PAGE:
Lonely Hearts

John Travolta movies are like Christmas- they all sound quite exciting at the beginning, but then, as said Barbarino effort get closer, you realise it ain’t all that, and before you know, you’re wishing it was over already.


Salma Hayek, Jared Leto, John Travolta, James Gandolfini, Scott Caan, Laura Dern

John Travolta movies are like Christmas- they all sound quite exciting at the beginning, but then, as said Barbarino effort get closer, you realise it ain’t all that, and before you know, you’re wishing it was over already.

How many times now have you read the synopsis of a new John Travolta movie that’s in production and thought to yourself ‘Now that could be his [umpteenth] comeback vehicle?’. Yeah, same here. Plenty of times.

When Travolta re-teamed with his “Pulp Fiction” co-star Samuel L.Jackson for John ‘Die Hard’ McTiernan’s “Basic”, I couldn’t have been more giddy – there was no going wrong; When the big guy decided it was time to bring his cooler-than-cool “Get Shorty” character Chili Palmer back for a sequel, “Be Cool” became one helluva anticipated pic, and when the trailer for “Ladder 49” hit theatres, it looked damn fine. Real good. Unfortunately, it, and the previous two films flopped like airless balloons. In fact, everything Travolta has done in the past decade – first last bonafide would be 1997’s “Face/Off” – has been a waste of cinematic space. And they pay him $20 million to take a dump – each and every time.

If we like the sound of the films he’s doing, up until we actually see them, then it’s easy to understand why Travolta picks them. They obviously sound good to him, too. But somewhere between rolling film and cutting scenes, the film’s go awry – and with that, Travolta’s appeal slips like a slug descending down a window. With each move, the bottom is that little bit closer.

So is “Lonely Hearts” going to nudge him closer to that long-awaited “Experts” sequel, or is it finally going to prove to us all that he’s still the legendary, gifted son of a bitch that Quentin Tarantino saw in him when he hired him – and paid him a lowly $140,000! – for “Pulp Fiction”?

Neither. He’ll simply stay put.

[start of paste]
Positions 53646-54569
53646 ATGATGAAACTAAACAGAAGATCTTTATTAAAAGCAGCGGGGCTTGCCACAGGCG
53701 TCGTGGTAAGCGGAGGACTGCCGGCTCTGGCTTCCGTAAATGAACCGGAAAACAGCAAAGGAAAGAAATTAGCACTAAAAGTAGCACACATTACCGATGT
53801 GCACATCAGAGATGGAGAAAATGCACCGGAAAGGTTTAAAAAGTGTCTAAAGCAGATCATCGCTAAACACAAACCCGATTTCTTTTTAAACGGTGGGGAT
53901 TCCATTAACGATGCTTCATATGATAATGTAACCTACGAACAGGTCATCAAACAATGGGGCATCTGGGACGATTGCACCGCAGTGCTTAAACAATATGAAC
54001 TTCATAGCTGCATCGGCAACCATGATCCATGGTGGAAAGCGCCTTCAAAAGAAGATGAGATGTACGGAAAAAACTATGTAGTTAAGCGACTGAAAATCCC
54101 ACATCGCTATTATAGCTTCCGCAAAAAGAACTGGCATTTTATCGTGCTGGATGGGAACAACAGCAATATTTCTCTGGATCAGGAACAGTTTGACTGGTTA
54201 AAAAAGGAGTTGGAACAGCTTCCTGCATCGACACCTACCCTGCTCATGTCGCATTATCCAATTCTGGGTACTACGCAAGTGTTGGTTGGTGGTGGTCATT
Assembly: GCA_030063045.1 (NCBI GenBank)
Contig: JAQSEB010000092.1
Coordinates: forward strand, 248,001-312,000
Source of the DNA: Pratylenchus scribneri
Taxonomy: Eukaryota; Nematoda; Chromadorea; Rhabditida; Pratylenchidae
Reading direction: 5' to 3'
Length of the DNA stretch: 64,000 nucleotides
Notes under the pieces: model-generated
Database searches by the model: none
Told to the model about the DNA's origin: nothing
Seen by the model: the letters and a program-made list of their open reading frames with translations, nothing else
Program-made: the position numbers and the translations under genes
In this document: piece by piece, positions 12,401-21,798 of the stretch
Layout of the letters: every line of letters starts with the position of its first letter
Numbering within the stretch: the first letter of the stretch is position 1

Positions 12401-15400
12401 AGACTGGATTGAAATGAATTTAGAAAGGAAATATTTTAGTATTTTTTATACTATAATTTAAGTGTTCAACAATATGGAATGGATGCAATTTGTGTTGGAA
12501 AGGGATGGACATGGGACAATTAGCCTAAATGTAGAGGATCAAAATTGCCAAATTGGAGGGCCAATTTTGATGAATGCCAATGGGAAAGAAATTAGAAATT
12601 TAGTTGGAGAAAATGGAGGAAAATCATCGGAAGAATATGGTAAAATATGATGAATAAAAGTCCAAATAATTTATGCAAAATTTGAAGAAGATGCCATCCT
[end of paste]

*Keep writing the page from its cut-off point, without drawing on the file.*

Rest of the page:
Though it is another under whelming Travolta vehicle, with a telemovie script and a blah finale, “Lonely Hearts” is a step back in the right direction for the struggling superstar. It falls somewhere between “Domestic Disturbance” and “Broken Arrow”, so though nothing special, it’s still passable.

Based on a true story, the film stars Travolta as detective Buster Robinson, hot on the trail of a pair of unhinged lovers, Martha Beck and Ray Fernandez (Jared Leto and Salma Hayek), on an interstate murdering spree, in the 50s.

With the help of his partner (James Gandolfini – in his fourth movie with Travolta), Buster, whilst battling his own demons, pieces the clues together to track them down.

The story itself is told too thinly to really captivate an audience – this is the kind of story that might seem better told on TV – but Travolta does seem to be trying here. He’s sleepwalked through most of his previous roles, so it’s good to see Kelly’s beau unleashing something resembling a performance again. Granted, the character he’s playing is the real-life grandfather of the writer, so the pressure was on for him this time. Worked better than a gun to a head.

In addition, James Gandolfini, Salma Hayek and Jared Leto are equally impressive in their underwritten but engaging-enough turns. Hayek, especially, is giving her all here. She’s usually as sweet as pie, so in order for us to swallow her as a screw loose psychopath is something – and we do, to the point where you’re spitting at the screen by film’s end. The only thing that doesn’t work about the casting of Hayek is that the real Beck was a very obese woman – definitely not the beautiful, buxom Latino she’s represented as here.

Better than all the actors though is the production design by Jon Gary Steele. He’s truly recreated the time. It looks marvellous – “Untouchables” good.

Nice slug Travolta, but not quite the knockout we were hoping for.

Rating :
Reviewer : Clint Morris